Monday, February 05, 2007

There and Back Again - Part 6

One of the many activities that we participate in on any visit to India is shopping. Sure we visit with family and take in some of the sites but there is fun in shopping in India as well. These days Indian fashion is becoming quite popular across the globe and as such, it's always good to get the latest fashions straight from India rather than anywhere else. Now I'm not much for clothes shopping. To see me shop is to see someone enter the store, see about five different types of shirts and then pick the one that I like. Total time of the operation? Probably no more than fifteen minutes. Some would say that that is still way too much time for a simple shirt. So that being the case, why would I enjoy going shopping for clothes in India and not here? Simple really; India still has the art of the sale down like no other place I've seen.

Most of the stores in India that sell clothes are usually done up in a way to highlight some of the wonderful colors and new styles that are up for sale inside. The windows are meant to entice people but the true sale, I feel, comes from the salesmen inside the store. When you enter the store you are usually greeted by a group who inquire as to what exactly you may be looking for. It is best to go in with at least a vague notion of what you'd like to buy otherwise it can be a difficult proposition for both sides of the table. In my mom's case, it is usually a new sari. And seeing as how I have been along on several such sari trips, I can relate those experiences to you.

So once you've let the salesman know what you're interested (and it almost always is a man doing the sale, even for saris) they sit you down at a table near the wares. First they usually start off by showing you some of the generic saris in the styles that are currently popular. If you don't like a particular type, they will put it to the side and leave it. They will continue to pull out saris and display them to you until you find something you like. They will pull out dozens upon dozens of different types of saris. And believe me, a sari is compact enough that you can fit a tremendous number in a store of modest size. They continue to pull out the the saris until you have a couple in front of you that you like. Once the style is chosen they begin going in on the color combinations. You've not seen a true myriad of colors until you've been inside an Indian sari shop.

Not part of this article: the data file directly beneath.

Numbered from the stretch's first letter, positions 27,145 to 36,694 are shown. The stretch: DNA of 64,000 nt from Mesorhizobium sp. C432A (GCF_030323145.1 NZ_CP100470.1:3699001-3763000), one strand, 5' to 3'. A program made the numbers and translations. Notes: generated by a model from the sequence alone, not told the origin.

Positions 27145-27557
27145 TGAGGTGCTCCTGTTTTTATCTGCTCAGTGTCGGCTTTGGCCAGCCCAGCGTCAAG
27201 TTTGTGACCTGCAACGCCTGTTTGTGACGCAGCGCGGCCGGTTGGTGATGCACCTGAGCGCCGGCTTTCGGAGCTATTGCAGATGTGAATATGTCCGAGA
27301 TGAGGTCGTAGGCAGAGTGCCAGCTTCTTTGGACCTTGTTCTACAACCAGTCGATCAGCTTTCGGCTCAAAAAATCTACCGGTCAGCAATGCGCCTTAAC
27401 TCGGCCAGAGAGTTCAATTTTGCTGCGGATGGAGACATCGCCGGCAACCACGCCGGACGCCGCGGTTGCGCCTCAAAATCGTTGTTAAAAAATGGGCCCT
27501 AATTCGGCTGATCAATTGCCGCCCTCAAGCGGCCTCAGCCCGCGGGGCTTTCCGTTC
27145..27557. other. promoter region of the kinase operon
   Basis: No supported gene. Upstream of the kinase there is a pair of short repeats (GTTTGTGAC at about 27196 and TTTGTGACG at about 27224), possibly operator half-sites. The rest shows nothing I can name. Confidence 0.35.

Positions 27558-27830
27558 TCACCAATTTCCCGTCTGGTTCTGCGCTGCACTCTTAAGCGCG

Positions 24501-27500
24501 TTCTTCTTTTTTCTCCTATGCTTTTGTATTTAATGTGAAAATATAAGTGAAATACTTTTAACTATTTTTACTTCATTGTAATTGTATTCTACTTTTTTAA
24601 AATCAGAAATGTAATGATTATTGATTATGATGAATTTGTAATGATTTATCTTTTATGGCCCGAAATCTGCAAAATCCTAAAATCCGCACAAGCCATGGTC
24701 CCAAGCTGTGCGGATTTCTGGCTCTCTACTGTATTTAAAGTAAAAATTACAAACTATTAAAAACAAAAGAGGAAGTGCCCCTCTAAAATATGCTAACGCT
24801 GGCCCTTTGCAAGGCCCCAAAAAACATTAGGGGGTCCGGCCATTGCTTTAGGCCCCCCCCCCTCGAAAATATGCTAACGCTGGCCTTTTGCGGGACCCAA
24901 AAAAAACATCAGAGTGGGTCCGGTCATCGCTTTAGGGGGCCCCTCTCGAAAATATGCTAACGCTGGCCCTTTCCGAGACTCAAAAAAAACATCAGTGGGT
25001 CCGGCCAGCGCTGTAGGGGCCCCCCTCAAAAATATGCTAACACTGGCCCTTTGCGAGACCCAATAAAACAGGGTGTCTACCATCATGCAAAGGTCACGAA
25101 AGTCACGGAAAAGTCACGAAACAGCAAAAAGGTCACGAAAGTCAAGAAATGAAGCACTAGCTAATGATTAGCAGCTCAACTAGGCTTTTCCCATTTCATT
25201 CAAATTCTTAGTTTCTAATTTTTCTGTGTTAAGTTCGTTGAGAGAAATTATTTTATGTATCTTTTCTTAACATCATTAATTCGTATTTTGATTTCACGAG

By this time, the salesman has a good estimation of how serious a customer is in terms of buying and how much their budget appears to be. Usually when we go shopping, we try not to make it blatantly obvious that we are not Indian citizens otherwise sometimes the pressure mounts to buy something more expensive that even we may want. But by this time, they know whether or not this is going to be a big sale or not, so the make sure that you are not pressured and that you feel relaxed and at home. To that effect they will offer you tea, coffee, cold drinks or water. Whatever your fancy. It's a wonderful experience because on the one hand you feel (at least I do) a bit guilty that these salesmen take out sari after sari after sari even though you don't intend on buying even half of them. But what makes the experience nice is that the salesmen don't insist on you buying anything, nor do they lay a guilt trip on you for having made them take out so many saris. On the contrary, many of them will take pleasure in the simple fact that they are able to show you the types of saris they have and the quality of work that they have done. If nothing else, they know that word of mouth will send more customers their way.

It is nice to go shopping and be pampered a bit. Having grown up here and done the majority of my shopping in this country, it is easy to get into that complacent mode where shopping is more of a solitary experience with little or no help from salespeople who have little or no interest in making the sales. Perhaps it's simply because I don't go to the 'right' stores here in the US that would do that. Or perhaps it is because the owners of the stores in India take pride in what they sell and want to make sure that they send you away happy and satisfied rather than simply with a lighter wallet.



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